A guide to peak height velocity (PHV) and how we can predict when a child will grow, their increased risk of injury, and the impact on performance in young cricketers.
For many years on the cricket field I have observed many talented kids performing their skills. Unfortunately I have observed many suffer some nasty injuries and others who suddenly can’t master their art and lose the love of the game. Others too have been told that they are too little while others dominate due to their size and fall away later when the rest catch up.
The issue of growth maturity is not a new one but the more we understand what stage of maturity a young athlete is at we can work towards reducing injury and improving performance. Here we will talk about the effect PHV can have on sports like cricket
What is Peak Height Velocity?
Pretty cool term for what simply means the most amount of growing a person will do after their first year of life. In boys it is normally between 13 to 15 and in girls 11 to 13. It coincides with onset of puberty and can include drastic changes in athletic performance – both good and bad as well as impacting their injury risk.
After our first year of life we steadily decline in the rate of growth (i.e. as in cm we grow each year) until we hit PHV when this sharply increases. During PHV adolescent boys grow between 5.8 cm to 13.1 cm per year and girls between 5.4 to 11.2 cm per year.
How do we know when it is happening?
You may not need a complicated formula to realise your child is transitioning to adolescence by their behaviours and physical appearances but the great thing we can do with some measures is predict when this will occur, plan for it and create a plan for them to get the best out of their body for cricket performance.
We calculate the PHV by calculating what is known as maturity offset. Maturity offset is a number telling us how far away onset of PHV. This is done by taking measures of height, sitting height and weight every 3 months. Monitoring these changes allows increased accuracy to determine the actual age of onset. We can also use this to predict their bone mineral content and adult height. This can be useful in understanding what roles they may be suited to once fully grown. This will allow the youth cricketer to make adjustments to optimise how their height can work for them in batting, bowling, wicket-keeping and fielding.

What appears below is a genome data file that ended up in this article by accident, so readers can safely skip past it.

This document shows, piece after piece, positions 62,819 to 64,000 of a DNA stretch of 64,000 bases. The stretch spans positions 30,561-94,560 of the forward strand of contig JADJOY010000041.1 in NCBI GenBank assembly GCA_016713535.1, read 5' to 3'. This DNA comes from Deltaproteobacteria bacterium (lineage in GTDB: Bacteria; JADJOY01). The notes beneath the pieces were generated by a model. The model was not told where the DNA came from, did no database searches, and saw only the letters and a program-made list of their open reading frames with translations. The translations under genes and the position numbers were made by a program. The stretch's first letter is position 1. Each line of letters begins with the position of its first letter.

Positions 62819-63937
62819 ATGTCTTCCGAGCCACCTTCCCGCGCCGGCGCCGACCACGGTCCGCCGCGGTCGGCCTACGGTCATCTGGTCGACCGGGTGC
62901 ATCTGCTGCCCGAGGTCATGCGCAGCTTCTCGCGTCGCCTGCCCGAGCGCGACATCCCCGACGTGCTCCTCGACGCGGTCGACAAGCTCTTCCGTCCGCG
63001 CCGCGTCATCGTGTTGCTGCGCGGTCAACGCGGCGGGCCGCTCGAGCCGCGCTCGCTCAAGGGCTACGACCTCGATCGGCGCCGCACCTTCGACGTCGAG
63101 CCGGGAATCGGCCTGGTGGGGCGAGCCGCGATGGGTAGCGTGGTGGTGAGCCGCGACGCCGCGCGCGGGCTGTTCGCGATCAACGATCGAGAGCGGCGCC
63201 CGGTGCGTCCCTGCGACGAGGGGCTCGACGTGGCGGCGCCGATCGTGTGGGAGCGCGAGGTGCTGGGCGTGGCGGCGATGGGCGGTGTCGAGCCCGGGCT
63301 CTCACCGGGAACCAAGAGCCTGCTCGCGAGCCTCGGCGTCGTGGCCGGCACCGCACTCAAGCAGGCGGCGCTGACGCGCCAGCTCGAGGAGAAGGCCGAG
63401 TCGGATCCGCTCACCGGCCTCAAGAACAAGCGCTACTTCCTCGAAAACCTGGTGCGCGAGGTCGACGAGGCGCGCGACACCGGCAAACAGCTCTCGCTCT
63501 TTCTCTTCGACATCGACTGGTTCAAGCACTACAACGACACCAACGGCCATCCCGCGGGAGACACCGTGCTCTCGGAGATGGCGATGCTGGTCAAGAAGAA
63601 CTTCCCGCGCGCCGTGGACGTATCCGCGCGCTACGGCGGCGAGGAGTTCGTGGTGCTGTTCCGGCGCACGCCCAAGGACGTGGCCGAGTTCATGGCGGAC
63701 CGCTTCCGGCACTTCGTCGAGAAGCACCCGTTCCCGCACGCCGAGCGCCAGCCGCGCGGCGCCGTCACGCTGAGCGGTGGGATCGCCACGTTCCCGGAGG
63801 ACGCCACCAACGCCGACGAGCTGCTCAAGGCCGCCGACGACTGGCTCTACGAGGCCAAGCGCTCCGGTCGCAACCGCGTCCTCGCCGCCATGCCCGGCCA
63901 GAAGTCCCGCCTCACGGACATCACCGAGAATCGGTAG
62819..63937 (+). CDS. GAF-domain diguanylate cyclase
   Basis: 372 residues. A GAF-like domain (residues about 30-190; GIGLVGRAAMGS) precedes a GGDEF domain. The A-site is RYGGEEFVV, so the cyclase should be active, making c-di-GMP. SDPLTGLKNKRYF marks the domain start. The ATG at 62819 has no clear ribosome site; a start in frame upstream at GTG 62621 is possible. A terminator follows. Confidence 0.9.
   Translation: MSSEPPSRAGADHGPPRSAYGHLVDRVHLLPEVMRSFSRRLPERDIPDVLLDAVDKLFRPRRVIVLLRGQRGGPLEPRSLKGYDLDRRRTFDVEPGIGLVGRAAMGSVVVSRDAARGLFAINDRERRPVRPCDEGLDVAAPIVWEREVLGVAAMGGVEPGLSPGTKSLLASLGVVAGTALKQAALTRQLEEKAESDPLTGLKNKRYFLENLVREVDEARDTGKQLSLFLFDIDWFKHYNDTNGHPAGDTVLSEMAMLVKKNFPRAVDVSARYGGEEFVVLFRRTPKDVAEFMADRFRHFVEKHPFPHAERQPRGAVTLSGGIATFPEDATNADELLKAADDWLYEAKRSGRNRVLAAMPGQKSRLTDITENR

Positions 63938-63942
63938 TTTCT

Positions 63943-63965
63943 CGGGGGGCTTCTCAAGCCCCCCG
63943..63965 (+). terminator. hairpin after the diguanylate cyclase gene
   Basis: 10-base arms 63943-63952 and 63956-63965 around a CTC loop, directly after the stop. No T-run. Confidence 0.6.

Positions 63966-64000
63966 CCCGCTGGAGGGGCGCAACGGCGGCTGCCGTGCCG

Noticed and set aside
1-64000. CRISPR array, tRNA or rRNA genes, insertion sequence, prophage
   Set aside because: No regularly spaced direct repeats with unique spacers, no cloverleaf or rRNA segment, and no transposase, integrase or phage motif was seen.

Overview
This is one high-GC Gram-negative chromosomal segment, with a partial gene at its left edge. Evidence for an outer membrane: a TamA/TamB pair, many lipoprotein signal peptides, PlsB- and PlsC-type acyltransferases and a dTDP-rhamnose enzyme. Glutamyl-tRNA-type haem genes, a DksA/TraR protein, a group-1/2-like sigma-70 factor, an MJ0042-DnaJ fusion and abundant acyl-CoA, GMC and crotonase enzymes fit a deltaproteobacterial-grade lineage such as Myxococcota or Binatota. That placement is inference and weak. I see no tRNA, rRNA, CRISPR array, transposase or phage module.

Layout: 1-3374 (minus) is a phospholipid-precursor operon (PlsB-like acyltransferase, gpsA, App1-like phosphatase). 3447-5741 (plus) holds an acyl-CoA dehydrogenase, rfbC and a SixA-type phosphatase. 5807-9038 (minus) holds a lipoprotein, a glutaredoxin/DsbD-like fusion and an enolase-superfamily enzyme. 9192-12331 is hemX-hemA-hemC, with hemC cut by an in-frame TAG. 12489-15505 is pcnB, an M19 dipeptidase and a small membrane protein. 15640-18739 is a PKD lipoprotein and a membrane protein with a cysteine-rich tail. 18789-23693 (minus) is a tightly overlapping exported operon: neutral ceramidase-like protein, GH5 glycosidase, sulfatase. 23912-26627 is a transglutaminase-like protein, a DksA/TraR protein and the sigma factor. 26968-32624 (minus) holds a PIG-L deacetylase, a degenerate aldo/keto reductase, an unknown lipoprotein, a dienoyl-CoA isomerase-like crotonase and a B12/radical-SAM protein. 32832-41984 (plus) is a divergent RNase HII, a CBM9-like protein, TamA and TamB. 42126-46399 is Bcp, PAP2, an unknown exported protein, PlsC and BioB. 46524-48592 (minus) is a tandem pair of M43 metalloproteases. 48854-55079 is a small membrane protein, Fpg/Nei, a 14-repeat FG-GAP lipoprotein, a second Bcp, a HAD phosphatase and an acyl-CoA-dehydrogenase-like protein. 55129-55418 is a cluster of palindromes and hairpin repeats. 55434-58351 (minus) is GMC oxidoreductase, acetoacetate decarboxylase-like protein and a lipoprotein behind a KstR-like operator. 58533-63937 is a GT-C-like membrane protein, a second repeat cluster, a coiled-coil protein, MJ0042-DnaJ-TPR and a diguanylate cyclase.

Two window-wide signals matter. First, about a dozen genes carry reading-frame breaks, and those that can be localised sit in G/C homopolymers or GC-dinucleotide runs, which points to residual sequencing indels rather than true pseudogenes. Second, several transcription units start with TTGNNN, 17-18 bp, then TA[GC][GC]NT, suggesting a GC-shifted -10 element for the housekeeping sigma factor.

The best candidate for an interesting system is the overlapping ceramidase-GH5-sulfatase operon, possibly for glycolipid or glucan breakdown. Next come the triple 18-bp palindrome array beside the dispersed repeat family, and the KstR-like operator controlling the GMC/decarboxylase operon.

I personally use a normative data formula and this formula has increased accuracy when within 12 months of onset when measures are taken at a single point in time. If you have received a measure and the predicted time is between -1 and 0 that score is pretty accurate providing the tests were done accurately. The PHV period usually lasts for up to 18 months at which point Peak Weight Velocity occurs.
How does PHV change what we do?
PHV has significant implications for the type of training a child / adolescent should be doing to improve performance and minimise injury. The exercises and activities done in the pre and during phase have lifelong implications and so what they do now may impact their injuries in their late teens and even their 30’s!!
PHV has significant impact on changing bone and muscle structure as well as coordination, skill development and ability to develop strength, speed and power. It is beneficial to understand what type of training can and should be done before and during PHV to optimise performance, physical development and risk of injury.
A word on bone strength in young cricketers
Bone strength is a combination of the bone mineral content (BMC) and the size (thickness and radius) of the outer layer of the bone. Bone strength is effectively the bones ability to resist stress and is strengthened through high frequency repetitive exercise.
- High Frequency loading includes fast, powerful, jolting style training including landing from jumps and hops for the legs, throwing for the shoulder and fast bowling for the spine
- When a bone undergoes a high frequency load of up to 100 repetitions (we believe 30 fast bowling deliveries results in 100 repetitions of load to the spine) it adapts the size and BMC nicely over the next 4 to 6 hours and rebuilds stronger bone that can resist more stress.